On a symbolic level, too, the two actions are miles apart. Beskar’gam is intrinsic to Mandalorian culture. The armour is military in its function, true, and it’s no doubt committed a few atrocities in its time, but it is still a link to their family and culture*. And the Empire wants to wipe that out.

*I mean, it’s going to provide some complicated feelings, of course. Look, I’m a Brit, the history of my country is one of invasion and suppression; I get what Sabine would feel – or at least that part of it. I can’t listen to Men of Harlech without having complicated feelings, and my people were on the side of the oppressors!

Compare that to its use on the Empire, on stormtroopers. Does the stormtrooper armour have that same link to its heritage, to its culture? No. For a start, it’s mass produced junk that barely protects its own people, and has, thanks to the atrocities committed by those who wear it, come to be known as a symbol of oppression, of injustice, hatred, bigotry and fear across the galaxy. To destroy that, to strike the Empire at the very heart of their symbol of oppression is nowhere near the same as wiping out an entire culture. And that’s what they’re fighting for, after all; the preservation of their people, their culture. Surely, when viewed in such a light, it would be not even a bad act for good reasons, but a good act for good reasons?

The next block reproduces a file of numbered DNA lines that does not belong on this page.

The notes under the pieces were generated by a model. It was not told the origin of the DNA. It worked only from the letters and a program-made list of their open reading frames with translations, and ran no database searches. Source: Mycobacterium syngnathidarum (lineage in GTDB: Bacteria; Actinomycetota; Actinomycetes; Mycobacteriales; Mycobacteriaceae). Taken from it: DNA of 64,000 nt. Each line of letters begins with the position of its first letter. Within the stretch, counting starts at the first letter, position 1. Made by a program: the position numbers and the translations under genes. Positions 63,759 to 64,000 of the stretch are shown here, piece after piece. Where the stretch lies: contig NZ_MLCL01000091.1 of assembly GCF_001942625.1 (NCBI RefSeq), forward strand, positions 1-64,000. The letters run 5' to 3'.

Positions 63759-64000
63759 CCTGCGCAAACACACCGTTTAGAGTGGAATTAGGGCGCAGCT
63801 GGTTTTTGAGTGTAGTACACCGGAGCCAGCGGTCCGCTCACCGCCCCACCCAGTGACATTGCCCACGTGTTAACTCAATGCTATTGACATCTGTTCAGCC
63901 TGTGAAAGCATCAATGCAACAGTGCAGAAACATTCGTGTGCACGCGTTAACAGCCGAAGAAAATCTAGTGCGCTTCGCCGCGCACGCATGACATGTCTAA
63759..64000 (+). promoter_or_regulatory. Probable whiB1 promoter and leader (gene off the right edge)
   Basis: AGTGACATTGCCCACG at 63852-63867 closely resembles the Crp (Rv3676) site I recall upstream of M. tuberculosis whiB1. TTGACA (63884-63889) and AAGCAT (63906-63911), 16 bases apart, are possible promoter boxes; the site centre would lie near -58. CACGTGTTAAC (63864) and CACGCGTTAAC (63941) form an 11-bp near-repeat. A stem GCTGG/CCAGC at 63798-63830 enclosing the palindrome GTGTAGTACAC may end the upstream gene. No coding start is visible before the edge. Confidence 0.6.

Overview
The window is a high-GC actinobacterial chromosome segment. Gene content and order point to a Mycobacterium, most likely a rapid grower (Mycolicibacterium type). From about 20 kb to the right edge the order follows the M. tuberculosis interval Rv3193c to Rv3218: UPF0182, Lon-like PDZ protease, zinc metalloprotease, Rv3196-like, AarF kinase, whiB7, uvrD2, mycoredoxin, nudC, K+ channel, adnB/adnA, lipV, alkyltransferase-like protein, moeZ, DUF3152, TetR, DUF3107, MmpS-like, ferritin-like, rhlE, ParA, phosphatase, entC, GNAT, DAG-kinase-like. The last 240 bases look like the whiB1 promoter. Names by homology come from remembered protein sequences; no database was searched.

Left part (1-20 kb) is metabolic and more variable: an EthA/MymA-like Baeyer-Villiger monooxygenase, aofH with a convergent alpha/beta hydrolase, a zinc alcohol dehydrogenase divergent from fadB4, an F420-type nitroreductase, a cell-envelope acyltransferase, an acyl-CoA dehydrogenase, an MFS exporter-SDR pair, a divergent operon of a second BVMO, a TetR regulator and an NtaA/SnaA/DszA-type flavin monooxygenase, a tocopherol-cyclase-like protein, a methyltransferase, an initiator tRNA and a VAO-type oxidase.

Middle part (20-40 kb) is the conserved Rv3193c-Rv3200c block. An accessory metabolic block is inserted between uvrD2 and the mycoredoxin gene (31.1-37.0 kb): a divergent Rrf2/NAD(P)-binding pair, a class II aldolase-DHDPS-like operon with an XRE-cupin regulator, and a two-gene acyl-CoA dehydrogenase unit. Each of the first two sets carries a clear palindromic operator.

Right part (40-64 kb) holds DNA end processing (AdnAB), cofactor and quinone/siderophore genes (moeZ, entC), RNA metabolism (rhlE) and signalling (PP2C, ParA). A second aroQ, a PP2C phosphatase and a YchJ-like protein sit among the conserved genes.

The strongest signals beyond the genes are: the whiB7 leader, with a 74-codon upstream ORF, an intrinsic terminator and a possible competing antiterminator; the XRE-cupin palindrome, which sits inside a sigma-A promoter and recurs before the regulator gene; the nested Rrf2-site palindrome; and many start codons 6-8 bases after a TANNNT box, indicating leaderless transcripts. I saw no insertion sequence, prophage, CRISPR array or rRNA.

Just One Last Thing…

Folks, I wonder if I may be permitted to stray from your regular programming, just for a second? This being the beginning of the end of the series, there’s something I want to get off my chest.